The Price of Butter & the Fate of John Franklin

An Old Infidel Yet, “Dr. Olcott—Prophesying,” Boston Investigator, December 29, 1852.

Former clergyman and semi-retired physician James Sands Olcott, from Lowell, Massachusetts, wrote a series of letters to the Boston Investigator in which he described his development of mental and spiritual powers, which began in his childhood with somnambulism, and then progressed to clairvoyance.  He had lately found himself able to see into the future as well, he wrote, which allowed him the power of prophecy.  The Investigator’s editorial inclinations at the time were highly skeptical of Olcott, as well as of spiritualism itself.  The editors published a challenge to Olcott, from one of their readers, who signed himself or herself only “An Old Infidel Yet.”—JB

Let him prophesy, through the Investigator

1st. How many births, marriages, deaths, and fires there will be in Boston for the next three months.

2d. How many storms and shipwrecks on our coast during the winter—the names of the vessels, their rig and tonnage, where from, where bound, what their cargo, number of lives lost, and how much insurance.

3d. How many snow-storms this winter, and how many days or weeks of good sleighing.

4th. How the thermometer will stand on the 15th of January, 20th of February, and 25th of March—also, the price of butter, potatoes, and poultry in East Boston market at these several dates.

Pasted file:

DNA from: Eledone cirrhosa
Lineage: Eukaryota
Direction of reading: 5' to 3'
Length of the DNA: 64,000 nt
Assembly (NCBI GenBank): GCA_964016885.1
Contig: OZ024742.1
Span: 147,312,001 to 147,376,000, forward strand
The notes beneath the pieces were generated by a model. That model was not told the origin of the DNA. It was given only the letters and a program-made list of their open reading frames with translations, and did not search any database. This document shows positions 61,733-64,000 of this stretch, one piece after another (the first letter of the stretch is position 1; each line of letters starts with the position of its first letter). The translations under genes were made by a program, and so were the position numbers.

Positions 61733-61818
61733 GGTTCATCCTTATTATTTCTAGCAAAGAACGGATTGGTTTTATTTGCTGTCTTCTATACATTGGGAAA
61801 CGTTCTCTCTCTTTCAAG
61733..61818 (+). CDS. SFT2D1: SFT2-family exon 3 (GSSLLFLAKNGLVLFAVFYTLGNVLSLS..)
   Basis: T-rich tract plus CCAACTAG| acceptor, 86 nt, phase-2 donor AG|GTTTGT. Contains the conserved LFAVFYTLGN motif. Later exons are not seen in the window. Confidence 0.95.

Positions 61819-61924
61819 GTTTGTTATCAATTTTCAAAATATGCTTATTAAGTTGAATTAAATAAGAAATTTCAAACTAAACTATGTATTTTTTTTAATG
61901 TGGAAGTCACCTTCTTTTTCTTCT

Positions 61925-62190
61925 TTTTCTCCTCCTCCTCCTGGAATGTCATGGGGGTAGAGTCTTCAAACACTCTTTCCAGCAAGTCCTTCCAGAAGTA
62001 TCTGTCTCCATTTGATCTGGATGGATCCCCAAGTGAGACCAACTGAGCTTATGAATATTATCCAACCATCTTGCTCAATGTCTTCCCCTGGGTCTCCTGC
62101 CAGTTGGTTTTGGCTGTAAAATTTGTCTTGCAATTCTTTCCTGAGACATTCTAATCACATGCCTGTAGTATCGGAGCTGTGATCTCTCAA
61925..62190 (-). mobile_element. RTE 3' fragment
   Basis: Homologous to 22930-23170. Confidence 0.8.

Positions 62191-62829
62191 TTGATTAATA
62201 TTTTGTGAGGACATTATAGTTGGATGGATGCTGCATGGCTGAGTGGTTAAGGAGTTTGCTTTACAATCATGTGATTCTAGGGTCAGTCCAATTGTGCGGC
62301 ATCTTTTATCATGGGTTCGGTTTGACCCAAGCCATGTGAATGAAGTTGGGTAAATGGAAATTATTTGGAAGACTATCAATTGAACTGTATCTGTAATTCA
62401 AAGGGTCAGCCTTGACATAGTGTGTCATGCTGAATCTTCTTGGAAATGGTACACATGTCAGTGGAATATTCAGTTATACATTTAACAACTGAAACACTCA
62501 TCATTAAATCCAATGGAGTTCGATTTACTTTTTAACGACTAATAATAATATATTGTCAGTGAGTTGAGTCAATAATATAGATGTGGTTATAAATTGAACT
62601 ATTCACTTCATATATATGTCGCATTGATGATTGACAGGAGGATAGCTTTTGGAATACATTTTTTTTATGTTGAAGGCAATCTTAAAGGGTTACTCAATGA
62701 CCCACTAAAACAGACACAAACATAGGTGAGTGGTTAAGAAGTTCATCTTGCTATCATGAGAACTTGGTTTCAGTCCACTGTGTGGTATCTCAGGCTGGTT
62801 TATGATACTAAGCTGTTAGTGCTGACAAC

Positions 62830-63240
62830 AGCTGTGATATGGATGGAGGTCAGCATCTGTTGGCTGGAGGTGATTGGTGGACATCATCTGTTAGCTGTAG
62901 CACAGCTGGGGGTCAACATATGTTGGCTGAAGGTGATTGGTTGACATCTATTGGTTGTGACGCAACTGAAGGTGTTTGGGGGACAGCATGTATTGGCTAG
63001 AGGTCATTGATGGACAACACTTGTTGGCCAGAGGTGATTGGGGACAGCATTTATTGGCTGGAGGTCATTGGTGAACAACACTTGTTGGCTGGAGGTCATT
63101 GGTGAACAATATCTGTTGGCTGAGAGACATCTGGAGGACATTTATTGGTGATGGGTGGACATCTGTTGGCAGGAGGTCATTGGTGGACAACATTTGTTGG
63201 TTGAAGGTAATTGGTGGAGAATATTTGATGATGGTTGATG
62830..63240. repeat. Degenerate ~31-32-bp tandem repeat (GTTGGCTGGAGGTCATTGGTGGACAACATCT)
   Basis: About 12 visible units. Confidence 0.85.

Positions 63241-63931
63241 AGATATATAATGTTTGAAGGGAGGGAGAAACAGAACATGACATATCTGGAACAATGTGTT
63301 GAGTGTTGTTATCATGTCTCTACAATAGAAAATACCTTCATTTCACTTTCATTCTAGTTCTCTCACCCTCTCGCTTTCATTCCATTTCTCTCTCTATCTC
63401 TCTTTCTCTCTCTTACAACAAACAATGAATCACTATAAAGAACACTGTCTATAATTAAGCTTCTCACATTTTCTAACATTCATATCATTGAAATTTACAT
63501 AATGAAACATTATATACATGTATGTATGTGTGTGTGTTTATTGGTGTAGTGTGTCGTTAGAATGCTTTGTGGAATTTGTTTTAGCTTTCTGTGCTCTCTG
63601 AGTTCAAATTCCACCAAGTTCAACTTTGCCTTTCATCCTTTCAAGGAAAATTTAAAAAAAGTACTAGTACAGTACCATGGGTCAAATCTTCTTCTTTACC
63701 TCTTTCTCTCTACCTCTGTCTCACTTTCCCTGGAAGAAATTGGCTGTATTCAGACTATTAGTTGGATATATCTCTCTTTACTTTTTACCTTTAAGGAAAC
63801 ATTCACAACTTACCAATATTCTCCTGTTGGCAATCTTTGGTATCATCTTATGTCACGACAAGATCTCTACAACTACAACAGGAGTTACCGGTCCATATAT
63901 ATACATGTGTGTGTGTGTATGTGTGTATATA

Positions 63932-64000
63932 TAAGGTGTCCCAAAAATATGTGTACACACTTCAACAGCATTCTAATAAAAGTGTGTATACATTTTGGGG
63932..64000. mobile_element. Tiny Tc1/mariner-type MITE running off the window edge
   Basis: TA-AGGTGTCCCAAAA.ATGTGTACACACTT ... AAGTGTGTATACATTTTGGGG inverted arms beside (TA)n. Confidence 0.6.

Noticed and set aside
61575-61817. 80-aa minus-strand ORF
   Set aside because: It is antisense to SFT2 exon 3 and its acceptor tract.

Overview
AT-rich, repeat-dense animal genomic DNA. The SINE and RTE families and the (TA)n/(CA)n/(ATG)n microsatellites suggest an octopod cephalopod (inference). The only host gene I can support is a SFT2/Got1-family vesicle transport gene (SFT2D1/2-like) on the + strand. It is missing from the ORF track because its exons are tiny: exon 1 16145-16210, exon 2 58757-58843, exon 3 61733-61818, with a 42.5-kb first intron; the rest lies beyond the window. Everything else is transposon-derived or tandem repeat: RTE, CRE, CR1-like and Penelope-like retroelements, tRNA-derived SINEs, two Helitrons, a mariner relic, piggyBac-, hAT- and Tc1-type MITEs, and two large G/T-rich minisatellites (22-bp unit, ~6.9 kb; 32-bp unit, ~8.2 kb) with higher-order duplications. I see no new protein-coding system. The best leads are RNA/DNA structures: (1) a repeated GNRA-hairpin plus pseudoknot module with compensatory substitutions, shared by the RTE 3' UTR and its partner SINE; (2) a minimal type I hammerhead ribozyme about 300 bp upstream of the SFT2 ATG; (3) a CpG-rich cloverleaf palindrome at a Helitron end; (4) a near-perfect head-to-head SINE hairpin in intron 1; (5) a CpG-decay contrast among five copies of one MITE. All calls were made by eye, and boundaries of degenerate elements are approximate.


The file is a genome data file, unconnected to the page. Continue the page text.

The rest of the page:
5th. How long the “Boston Circle of Originals” will continue to hold their meetings—likewise, how many people, made insane by the “Rappings,” are inside of lunatic hospitals, and how many outside.

6th. When the Japan Expedition will sail, how many days it will take to go to that country, whether it will be allowed to land after it arrives there, be obliged to fight or not, and what will be the result of the whole affair.

7th. Who are to be the men that will constitute the Cabinet of Gen. Pierce, the new President.

8th. Where Sir John Franklin is, whether dead or alive; if dead, where he died, and how, and when; but if alive, how he is to get out of his confinement; who is to discover him first and bring him back, and under what circumstances he will be found—how many of his men dead, sick, disabled, &c., &c.

James S. Olcott, “Dr. Olcott—Prophesying: Answer to ‘An Old Infidel Yet’” [concluded], Boston Investigator, January 19, 1852.

Olcott answered by reporting a vision, not of the price of butter a month from then, but of the fate of British Arctic explorer Sir John Franklin and his men.  His vision depicts the idea, bruited about by Occultists to this day, that the Earth is either hollow (with holes at both the North and the South Pole), or that the Polar regions are hot (due to the influx at the poles of electromagnetic energy).  Even leaving all that aside, as a practical objection to Olcott’s specific vision of Franklin’s demise, one may wonder how enough force might be conveyed to an iceberg from a hawser or two to make the iceberg roll over repeatedly in the open sea.  At any event, Olcott’s vision conveniently conjured information about a subject that was not easily verified (or at least could not be for another half-century), or financially useful, avoiding the more “trivial” information about the number of storms or days of snow, or the price of potatoes or butter.—JB